but the learning processes remain informal. Human communication is most valued, albeit technology mediated. There remains little take up of formal e-learning programmes.

There does seem to be an increasing awareness of the need to link learning and information and knowledge management processes. There is also intense interest in the ability of new technologies to be utlisied at or near the work process and to support the development of what I call work process knowledge or developmental competence.

The concept of Work Process Knowledge emphasises the relevance of practice in the workplace and is related to concepts of competence and qualification that stress the idea that learning processes not only include cognitive, but also affective, personal and social factors. They include the relevance of such non-cognitive and affective-social factors for the acquisition and use of work process knowledge in practical action. Work often takes place, and is carried out, in different circumstances and contexts. Therefore, it is necessary for the individual to acquire and demonstrate a certain capacity to reflect and act on the task (system) and the wider work environment in order to adapt, act and shape it. Such competence is captured in the notion of “developmental competence” (Ellstroem PE, 1997) and includes ‘the idea of social shaping of work and technology as a principle of vocational education and training’ (Heidegger, G., Rauner F., 1997). Work process knowledge embraces ‘developmental competence’, the developmental perspective emphasising that individuals have the capacity to reflect and act upon the environment and thereby forming or shaping it. In using technologies to develop such work process knowledge, individuals are also shaping or appropriating technologies, often developed or designed for different purposes, for social learning.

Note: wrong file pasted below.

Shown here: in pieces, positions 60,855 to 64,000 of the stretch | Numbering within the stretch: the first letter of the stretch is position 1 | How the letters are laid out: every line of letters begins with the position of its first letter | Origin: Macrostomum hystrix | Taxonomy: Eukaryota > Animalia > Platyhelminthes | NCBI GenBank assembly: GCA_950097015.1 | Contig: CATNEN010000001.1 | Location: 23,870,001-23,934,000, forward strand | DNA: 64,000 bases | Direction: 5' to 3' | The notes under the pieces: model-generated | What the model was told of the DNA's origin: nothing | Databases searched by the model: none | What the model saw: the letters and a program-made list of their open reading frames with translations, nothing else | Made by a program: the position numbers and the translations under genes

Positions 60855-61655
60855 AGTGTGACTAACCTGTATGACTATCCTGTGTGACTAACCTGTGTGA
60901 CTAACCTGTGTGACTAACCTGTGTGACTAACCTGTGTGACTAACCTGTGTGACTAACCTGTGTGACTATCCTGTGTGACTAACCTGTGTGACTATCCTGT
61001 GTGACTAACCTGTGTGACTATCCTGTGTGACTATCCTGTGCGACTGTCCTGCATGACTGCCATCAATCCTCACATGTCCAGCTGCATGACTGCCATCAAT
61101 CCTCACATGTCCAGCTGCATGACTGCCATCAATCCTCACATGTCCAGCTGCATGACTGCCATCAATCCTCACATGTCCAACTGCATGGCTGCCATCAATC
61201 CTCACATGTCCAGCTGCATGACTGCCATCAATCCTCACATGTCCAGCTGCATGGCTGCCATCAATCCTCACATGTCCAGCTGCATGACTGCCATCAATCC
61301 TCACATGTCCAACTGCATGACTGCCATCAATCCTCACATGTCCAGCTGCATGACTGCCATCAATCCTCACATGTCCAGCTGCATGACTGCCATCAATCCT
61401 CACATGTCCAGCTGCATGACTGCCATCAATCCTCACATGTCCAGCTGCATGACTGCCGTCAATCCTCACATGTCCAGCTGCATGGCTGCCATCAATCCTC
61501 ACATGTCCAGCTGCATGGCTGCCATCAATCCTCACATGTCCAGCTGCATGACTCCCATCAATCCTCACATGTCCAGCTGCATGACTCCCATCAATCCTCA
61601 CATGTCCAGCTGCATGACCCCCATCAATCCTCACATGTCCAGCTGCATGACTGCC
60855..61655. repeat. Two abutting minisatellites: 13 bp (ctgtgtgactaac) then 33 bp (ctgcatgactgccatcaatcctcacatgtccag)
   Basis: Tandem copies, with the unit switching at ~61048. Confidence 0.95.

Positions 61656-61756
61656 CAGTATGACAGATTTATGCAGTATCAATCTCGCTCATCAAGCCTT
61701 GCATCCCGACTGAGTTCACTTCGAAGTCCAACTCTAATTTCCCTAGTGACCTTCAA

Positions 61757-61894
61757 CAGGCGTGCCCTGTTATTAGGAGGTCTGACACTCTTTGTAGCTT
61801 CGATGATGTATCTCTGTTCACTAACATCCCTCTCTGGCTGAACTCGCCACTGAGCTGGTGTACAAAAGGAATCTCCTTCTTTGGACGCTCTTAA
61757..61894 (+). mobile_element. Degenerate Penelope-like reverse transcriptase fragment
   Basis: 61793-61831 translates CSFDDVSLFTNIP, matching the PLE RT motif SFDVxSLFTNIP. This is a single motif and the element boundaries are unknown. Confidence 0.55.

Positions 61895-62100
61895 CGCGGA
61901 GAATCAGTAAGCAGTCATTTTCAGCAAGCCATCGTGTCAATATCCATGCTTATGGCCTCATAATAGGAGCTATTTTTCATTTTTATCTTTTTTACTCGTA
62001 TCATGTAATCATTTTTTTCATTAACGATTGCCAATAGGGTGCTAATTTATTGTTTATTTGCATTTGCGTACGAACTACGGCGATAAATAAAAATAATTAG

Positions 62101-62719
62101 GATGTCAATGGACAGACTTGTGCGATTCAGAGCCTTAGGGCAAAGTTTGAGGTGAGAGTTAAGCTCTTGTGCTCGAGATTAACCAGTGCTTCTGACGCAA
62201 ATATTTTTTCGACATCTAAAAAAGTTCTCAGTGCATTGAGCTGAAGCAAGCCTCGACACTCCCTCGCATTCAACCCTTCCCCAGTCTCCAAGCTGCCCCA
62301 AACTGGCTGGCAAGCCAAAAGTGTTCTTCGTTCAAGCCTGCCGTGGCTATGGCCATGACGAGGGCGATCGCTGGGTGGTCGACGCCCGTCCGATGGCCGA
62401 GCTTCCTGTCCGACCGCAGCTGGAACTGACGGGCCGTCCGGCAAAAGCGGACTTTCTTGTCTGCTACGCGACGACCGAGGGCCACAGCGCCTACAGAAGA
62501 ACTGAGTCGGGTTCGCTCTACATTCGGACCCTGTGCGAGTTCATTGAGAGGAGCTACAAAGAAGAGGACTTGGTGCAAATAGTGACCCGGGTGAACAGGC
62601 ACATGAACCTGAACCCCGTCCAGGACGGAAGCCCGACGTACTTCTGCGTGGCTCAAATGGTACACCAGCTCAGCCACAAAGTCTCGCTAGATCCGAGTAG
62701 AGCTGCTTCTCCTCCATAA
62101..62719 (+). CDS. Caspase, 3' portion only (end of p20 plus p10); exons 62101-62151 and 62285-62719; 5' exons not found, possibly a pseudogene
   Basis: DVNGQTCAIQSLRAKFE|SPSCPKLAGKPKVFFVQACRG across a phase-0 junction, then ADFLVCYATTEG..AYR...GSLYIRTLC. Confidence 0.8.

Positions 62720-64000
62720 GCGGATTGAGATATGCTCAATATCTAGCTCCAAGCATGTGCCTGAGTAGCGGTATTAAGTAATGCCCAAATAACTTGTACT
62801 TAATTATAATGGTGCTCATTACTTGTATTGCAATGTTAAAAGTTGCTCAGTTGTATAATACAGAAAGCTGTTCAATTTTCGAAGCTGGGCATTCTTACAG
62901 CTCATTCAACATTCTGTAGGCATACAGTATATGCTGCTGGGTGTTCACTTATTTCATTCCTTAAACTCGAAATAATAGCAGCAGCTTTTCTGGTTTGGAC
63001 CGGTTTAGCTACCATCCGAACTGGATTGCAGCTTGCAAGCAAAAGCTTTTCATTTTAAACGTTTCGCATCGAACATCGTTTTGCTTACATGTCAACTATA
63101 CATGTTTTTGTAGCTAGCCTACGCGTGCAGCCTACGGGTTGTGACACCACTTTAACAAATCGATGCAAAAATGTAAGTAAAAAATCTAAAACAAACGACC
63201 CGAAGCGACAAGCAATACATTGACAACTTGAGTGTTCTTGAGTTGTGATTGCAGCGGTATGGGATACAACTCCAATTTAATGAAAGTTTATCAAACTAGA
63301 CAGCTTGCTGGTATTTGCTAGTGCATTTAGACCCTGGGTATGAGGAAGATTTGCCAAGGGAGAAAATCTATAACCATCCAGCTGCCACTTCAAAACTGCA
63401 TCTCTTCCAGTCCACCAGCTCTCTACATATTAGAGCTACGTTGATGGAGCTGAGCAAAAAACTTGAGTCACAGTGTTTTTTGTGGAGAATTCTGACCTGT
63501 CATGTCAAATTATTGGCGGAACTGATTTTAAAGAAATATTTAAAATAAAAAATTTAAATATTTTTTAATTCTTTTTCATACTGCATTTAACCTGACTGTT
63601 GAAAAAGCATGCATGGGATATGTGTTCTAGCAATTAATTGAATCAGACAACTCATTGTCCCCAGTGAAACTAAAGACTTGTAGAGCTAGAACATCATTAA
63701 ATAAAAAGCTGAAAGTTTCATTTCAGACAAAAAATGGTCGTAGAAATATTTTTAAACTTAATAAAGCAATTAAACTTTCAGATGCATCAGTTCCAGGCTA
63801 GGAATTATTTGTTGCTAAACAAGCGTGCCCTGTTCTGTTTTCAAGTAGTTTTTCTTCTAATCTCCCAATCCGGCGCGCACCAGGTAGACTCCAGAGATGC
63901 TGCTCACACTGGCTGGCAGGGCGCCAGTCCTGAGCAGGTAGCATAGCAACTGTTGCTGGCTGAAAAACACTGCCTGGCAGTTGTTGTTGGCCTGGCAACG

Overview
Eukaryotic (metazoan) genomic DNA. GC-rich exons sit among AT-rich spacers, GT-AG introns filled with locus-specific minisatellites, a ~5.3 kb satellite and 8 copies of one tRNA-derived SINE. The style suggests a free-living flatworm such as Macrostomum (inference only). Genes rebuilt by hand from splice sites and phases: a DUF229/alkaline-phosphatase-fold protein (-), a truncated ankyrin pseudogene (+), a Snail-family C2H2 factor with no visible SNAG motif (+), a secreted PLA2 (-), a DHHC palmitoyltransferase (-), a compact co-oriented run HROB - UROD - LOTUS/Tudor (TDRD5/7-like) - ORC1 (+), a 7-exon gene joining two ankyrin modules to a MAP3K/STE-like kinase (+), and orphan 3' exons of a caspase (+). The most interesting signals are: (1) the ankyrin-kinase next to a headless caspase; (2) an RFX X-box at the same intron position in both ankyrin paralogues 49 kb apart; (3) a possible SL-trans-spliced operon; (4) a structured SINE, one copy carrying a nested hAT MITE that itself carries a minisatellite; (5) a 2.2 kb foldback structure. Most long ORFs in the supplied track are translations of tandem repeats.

it seems to me that if we really want to introduce Technology Enhanced Learning in the workplace (and especially in SMEs) we have to find ways of supporting the development of work process knowledge and developmental competence. The problem is that most formal elearning programmes are tied to very traditional notions of competences, which are often only loosely connected to practice. This is one of the reasons I like the idea of rhizomatic knowledge, as put forward by Dave Cormier and currently being discussed on the #Change11 MOOC. Rhizomatic knowledge in the sense of work process knowledge is  generated by practice in communities and technology can be used to scaffold the development of developmental competence through practice (incidentally I think this overcomes many of the objections to the idea of rhizomatic knowledge as discussed on Dave’s blog).